‘Sonic Imprints’ participants included producers/engineers (l-r): Al Schmitt, Maureen Droney (senior executive director P&E Wing), Chris Lord-Alge, Phil Ramone, Ken ‘Duro’ Ifill, Steve Lillywhite and Ann Mincieli.NEW YORK, NY—Certain recording projects inevitably become milestones in any engineer or producer’s career, and some can even be life-changing experiences. At this year’s AES Convention, a Grammy SoundTable panel comprising Ken “Duro” Ifill, Steve Lillywhite, Ann Mincieli, Phil Ramone and Al Schmitt, with Chris Lord-Alge moderating, shared some of those career-defining moments with a standing-room-only audience.
The presentation entitled, “Sonic Imprints: Songs That Changed My Life,” returned to a theme that proved so popular at the convention in San Francisco last year that it bore repeating, this time with something of an East Coast flavor. “Why are we doing what we’re doing?” asked Lord-Alge rhetorically. The panelists were happy to share.
Lillywhite kicked off the proceedings with U2’s “Vertigo.” “I was like a school teacher to them,” he said, recalling his instructions to Bono to “go out [into the studio] and do a live vocal.” That led the singer to rewrite the lyrics to the song, which was originally called “Native Son.” “We turned that song around,” remarked Lillywhite.
“I mixed the song by hand,” he elaborated, on Sting’s mobile SSL E Series desk. “It was a performance, like the old days,” he said.
Lillywhite’s second song, Matchbox Twenty’s “How Far We’ve Gone,” was notable for being the first time he recorded two drum kits at the same time. “So many people think the groove comes from the drums. It doesn’t,” he commented.
It was The Beatles that set engineer Mincieli, who has worked extensively with Alicia Keys, on a path to build Manhattan’s latest high-end facility, Jungle City. “The Beatles were pioneers,” she said. Mincieli has collected much of the equipment with which The Beatles recorded, including a rare example of EMI’s TG12345 Abbey Road console, at her studio.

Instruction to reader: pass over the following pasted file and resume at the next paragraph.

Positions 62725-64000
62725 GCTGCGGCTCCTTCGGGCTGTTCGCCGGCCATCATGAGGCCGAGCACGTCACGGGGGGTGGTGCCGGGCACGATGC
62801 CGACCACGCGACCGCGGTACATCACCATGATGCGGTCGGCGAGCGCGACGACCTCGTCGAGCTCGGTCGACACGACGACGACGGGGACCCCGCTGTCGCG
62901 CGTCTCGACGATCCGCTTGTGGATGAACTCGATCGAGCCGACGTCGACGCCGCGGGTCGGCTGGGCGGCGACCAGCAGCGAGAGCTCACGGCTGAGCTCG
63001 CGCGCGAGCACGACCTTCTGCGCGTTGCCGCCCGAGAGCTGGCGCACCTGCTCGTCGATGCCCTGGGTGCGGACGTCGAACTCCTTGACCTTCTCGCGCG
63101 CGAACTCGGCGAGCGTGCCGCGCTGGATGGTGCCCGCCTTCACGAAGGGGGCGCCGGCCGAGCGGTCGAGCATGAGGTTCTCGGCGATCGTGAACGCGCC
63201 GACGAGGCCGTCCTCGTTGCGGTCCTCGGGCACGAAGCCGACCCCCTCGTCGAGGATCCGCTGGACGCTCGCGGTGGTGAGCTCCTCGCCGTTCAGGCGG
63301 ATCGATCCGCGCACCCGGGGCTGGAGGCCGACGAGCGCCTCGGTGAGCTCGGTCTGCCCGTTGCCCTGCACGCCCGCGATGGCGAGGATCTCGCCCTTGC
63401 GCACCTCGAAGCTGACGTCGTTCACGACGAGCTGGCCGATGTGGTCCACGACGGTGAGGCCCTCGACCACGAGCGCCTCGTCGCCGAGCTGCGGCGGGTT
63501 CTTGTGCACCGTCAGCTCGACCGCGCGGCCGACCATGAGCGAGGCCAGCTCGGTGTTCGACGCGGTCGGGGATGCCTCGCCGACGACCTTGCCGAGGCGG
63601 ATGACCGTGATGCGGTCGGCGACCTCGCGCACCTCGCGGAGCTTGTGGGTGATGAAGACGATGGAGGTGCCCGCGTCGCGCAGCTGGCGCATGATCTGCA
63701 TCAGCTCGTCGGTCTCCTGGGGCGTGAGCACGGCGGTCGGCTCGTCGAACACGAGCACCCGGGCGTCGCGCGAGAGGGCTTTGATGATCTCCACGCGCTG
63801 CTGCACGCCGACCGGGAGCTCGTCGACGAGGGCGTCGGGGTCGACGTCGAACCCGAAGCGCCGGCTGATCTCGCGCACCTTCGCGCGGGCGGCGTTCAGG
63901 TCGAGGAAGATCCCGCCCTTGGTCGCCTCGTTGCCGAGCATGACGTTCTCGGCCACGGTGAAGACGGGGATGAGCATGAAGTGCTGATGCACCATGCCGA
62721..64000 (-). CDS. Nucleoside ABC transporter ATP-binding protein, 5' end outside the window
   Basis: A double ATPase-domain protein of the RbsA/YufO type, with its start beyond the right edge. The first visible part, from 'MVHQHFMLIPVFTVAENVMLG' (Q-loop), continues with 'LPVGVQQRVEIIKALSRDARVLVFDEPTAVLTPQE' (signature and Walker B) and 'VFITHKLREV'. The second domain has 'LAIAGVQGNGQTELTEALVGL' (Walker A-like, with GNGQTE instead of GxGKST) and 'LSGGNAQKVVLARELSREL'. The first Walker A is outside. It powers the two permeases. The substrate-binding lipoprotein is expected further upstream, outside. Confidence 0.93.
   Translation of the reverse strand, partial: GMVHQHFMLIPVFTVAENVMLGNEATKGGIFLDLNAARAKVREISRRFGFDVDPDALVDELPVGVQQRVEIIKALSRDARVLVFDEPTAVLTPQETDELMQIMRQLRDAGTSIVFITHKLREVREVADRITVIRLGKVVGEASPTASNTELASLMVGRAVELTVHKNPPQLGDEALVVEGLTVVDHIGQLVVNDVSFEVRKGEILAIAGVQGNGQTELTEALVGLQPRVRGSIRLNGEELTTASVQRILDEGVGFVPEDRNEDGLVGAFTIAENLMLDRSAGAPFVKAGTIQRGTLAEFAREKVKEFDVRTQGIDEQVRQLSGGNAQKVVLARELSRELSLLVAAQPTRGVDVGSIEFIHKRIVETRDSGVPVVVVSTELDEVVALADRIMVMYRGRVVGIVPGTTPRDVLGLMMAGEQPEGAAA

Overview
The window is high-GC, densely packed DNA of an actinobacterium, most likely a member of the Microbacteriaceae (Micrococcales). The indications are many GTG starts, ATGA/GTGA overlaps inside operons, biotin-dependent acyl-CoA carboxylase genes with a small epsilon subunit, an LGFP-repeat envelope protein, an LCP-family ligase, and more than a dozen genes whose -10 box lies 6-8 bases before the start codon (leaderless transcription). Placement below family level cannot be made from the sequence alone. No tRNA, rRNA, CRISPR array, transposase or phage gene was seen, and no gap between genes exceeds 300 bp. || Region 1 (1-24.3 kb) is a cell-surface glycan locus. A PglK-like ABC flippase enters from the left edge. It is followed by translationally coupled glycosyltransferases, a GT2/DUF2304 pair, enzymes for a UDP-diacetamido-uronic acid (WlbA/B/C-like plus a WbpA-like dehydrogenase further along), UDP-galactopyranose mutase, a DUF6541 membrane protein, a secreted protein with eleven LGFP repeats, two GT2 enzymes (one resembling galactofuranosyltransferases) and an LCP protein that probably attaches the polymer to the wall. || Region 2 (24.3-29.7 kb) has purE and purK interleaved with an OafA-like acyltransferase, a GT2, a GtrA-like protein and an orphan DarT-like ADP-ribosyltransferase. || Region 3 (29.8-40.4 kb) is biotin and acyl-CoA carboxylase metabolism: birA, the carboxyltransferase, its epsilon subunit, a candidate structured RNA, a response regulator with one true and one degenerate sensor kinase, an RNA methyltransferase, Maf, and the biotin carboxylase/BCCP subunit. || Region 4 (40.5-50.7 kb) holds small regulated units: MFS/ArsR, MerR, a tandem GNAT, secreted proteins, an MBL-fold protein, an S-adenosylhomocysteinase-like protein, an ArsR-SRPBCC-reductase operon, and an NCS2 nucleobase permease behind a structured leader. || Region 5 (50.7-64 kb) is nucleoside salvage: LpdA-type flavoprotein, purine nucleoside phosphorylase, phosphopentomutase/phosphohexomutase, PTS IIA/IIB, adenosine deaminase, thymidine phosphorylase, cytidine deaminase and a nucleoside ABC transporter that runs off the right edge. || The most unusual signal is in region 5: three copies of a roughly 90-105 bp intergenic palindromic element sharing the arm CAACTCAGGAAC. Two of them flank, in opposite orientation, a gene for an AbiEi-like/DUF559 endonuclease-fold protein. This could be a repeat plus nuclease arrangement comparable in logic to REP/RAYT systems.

After Lord-Alge interjected with the obligatory joke (“How do you make a small fortune in the recording business? Start with a large one!”), Mincieli lamented, “Technology has disconnected us.” Playing Keys’ “Superwoman” for the audience, she noted that they instead take a “retro- futuristic” approach to recording, with all the musicians playing together in the room, while also mixing in programmed elements. Keys and her musicians also play and record a song from top to bottom, rather than copying and pasting a particularly wellplayed verse or chorus. “We try to remember where music comes from,” she commented, noting also, “It starts with the song.”
Keys both played piano and sang at the same time all the way through “Superwoman,” which took the record label by surprise when they called to request separate piano and vocal stems, Mincieli reported. “We’re making records, we’re not making stems,” commented Lord- Alge, to much applause.
“This record changed my life,” shared Schmitt, playing “The Peter Gunn Theme” by Henry Mancini, which was engineered by the legendary Bones Howe. A conflict in the control room landed Schmitt his life-changing gig, taking over the engineer’s seat on the Mancini album session that won the very first Grammy Award to honor the category of Record of the Year.
“It’s a great way to change your life,” he said of the 1958 direct-to- 2-track project. Although the Record of the Year award did not recognize the engineer when it was first introduced, Schmitt has since gone on to win many, many Grammy Awards.
Phil Ramone, too, benefited from studio politics. When “Everybody’s Talkin’,” sung by Harry Nilsson, was re-recorded for the film Midnight Cowboy, scoring composer John Barry asked Ramone to produce after butting heads with the original producer. “The word ‘producer’ in front of your name will change your life,” observed Ramone.
The song was originally included in the film’s temp track, he revealed, adding, “I think his was one of the great voices of all time.” The record later took off and became a big hit.
After playing “Check the Rhyme” from A Tribe Called Quest’s 1991 Low End Theory album, Duro recalled the first time he heard it: “It was the first time I’d heard a song that sounded like nothing else.” As a 17 year old at the time, he “dug around” to find out how and why it sounded like it did, and determined to become an engineer. “I wasn’t even sure if I could do it,” he admitted, noting also, “I wanted to become an engineer to learn from the producer.”
Having already commented that, “making music is the most important thing,” Lord-Alge recommended that engineers stay humble. “Who’s on the front cover? We’re not,” he pointed out. “We’re on the back cover making sure the guy on the front cover is well represented.”